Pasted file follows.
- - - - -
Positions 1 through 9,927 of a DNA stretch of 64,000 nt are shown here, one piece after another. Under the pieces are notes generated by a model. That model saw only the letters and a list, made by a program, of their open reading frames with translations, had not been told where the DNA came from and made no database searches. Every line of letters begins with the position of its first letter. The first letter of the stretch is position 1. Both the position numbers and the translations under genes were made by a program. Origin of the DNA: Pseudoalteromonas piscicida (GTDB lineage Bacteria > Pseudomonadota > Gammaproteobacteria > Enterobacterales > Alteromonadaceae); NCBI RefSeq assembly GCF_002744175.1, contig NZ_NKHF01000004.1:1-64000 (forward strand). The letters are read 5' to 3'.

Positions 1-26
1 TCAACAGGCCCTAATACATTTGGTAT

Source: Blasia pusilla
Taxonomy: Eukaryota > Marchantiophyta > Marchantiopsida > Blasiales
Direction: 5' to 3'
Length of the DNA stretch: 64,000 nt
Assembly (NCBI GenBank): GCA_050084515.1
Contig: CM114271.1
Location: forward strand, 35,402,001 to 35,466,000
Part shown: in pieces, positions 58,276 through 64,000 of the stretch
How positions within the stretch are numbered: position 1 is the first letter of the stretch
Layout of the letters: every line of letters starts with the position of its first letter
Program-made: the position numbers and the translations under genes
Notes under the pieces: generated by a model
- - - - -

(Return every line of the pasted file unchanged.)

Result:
Positions 1 through 9,927 of a DNA stretch of 64,000 nt are shown here, one piece after another. Under the pieces are notes generated by a model. That model saw only the letters and a list, made by a program, of their open reading frames with translations, had not been told where the DNA came from and made no database searches. Every line of letters begins with the position of its first letter. The first letter of the stretch is position 1. Both the position numbers and the translations under genes were made by a program. Origin of the DNA: Pseudoalteromonas piscicida (GTDB lineage Bacteria > Pseudomonadota > Gammaproteobacteria > Enterobacterales > Alteromonadaceae); NCBI RefSeq assembly GCF_002744175.1, contig NZ_NKHF01000004.1:1-64000 (forward strand). The letters are read 5' to 3'.

Positions 1-26
1 TCAACAGGCCCTAATACATTTGGTAT

Source: Blasia pusilla
Taxonomy: Eukaryota > Marchantiophyta > Marchantiopsida > Blasiales
Direction: 5' to 3'
Length of the DNA stretch: 64,000 nt
Assembly (NCBI GenBank): GCA_050084515.1
Contig: CM114271.1
Location: forward strand, 35,402,001 to 35,466,000
Part shown: in pieces, positions 58,276 through 64,000 of the stretch
How positions within the stretch are numbered: position 1 is the first letter of the stretch
Layout of the letters: every line of letters starts with the position of its first letter
Program-made: the position numbers and the translations under genes
Notes under the pieces: generated by a model